China might be rattling global markets in a big way at the moment, but not all business leaders thinks it's about to drag the world's economy into another crisis.
"China is a growing economy, but is also the number two economy worldwide. So yes, (China) slowdown could mean some slowdown elsewhere in the world, yet it could not drive a crisis. Absolutely not, I do not believe it," Jean-Louis Chaussade, CEO of French utility firm, Suez (Environnement), told CNBC on Wednesday.
He was speaking at a conference held by French business lobby, Movement of the Enterprises of France (MEDEF), in Jouy-en-Josas, France, where China has been a hot topic after days of extreme volatility on global markets following growth concerns.
Like a number of other sectors in Europe, utilities have come under pressure this week, but Chaussade insisted that he wasn't concerned about a Chinese crash, as the country was doing its best to control the situation.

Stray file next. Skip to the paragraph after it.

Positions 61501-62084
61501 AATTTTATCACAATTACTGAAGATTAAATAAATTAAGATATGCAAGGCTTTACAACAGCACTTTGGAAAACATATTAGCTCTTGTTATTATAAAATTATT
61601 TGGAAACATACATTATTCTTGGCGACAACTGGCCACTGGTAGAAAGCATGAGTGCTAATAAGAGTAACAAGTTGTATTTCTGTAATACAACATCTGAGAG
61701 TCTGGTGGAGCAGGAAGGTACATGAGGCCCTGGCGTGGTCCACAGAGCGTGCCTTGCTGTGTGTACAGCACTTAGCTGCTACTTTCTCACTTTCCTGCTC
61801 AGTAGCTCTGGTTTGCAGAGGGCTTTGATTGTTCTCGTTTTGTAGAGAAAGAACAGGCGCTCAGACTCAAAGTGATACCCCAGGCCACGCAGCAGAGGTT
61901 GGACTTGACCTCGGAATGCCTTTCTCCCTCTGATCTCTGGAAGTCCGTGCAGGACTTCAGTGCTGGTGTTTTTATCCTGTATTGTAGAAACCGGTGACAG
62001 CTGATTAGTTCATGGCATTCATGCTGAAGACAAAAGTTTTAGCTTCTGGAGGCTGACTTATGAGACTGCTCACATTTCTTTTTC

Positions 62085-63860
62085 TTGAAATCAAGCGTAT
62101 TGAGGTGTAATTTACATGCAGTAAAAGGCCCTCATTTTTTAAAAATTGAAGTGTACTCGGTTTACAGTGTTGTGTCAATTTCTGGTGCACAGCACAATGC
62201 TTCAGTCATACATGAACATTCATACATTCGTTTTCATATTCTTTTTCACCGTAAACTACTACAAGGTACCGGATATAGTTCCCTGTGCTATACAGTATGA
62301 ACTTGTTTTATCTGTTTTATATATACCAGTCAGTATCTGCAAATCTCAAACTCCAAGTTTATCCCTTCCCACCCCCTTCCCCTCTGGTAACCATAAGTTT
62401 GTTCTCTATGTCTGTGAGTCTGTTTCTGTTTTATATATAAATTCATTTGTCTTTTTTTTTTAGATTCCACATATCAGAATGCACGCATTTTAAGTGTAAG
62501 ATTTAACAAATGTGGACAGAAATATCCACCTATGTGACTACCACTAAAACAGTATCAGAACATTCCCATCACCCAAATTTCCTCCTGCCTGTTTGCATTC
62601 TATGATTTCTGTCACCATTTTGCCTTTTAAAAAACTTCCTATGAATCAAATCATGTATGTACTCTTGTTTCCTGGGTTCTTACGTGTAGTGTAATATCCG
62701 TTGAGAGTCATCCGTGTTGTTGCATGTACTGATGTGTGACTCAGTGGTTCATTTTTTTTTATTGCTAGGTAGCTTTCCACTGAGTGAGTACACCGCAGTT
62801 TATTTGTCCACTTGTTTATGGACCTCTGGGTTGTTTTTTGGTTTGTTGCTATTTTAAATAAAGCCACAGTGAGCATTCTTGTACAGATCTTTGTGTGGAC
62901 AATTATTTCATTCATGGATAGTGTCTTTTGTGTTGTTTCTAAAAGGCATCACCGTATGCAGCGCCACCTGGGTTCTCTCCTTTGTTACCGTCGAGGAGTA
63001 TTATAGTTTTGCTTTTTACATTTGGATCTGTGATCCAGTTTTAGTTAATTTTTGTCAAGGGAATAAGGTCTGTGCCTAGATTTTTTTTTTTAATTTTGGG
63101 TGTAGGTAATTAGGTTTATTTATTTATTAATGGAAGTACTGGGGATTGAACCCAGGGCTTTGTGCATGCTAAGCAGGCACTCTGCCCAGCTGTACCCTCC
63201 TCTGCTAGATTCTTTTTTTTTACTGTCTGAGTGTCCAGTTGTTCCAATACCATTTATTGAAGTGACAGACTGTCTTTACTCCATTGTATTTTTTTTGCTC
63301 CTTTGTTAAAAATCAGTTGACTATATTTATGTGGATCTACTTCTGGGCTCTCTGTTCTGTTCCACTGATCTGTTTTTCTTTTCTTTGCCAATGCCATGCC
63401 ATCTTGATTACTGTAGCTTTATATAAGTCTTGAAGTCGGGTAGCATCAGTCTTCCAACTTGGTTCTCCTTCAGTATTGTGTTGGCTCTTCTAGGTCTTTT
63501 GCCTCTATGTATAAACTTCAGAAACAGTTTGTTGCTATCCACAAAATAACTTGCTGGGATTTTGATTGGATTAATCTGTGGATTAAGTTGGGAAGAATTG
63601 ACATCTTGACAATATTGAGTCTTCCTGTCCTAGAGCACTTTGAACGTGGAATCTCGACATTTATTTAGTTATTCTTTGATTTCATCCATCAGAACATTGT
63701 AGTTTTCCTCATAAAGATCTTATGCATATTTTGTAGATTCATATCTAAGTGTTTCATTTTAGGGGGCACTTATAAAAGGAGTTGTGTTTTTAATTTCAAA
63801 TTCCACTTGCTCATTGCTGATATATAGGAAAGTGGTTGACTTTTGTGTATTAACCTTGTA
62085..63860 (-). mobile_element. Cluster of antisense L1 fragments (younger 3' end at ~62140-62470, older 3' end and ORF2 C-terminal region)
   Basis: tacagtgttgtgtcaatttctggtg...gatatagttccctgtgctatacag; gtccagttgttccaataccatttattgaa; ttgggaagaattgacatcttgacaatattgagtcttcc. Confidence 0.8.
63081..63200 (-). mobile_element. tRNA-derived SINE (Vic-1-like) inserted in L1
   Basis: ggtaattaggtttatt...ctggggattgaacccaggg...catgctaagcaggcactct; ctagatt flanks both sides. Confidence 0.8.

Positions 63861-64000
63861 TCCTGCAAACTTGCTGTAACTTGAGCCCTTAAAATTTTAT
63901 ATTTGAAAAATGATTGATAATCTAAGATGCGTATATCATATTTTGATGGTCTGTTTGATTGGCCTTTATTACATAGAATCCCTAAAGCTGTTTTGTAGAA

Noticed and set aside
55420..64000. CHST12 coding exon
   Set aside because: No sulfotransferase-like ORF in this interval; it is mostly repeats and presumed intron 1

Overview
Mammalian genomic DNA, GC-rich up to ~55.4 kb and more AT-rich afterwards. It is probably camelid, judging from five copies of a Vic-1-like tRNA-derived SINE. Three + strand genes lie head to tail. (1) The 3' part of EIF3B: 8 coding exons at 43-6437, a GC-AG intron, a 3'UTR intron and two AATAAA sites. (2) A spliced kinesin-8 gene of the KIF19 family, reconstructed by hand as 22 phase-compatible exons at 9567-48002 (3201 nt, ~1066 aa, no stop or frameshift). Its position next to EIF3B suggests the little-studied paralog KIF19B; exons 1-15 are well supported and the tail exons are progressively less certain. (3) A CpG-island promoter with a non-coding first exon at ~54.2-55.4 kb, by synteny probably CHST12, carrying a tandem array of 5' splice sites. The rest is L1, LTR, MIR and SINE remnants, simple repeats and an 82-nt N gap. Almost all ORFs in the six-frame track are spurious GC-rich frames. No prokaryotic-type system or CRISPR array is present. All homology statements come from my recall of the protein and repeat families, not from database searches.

"For Suez, the concerns are very limited. For the last five-to-six years now, the Chinese government has been very much concerned about environmental consequences of the economic growth of the country. They've been taking steps to ensure better environment control," Chaussade told CNBC Wednesday, adding that this has meant more business for his company.
"I do not believe the slowdown that we are facing should be a problem for Suez Environnement. Actually, I do believe we are going to continue to grow," Chaussade added, dismissing the idea of another global crisis.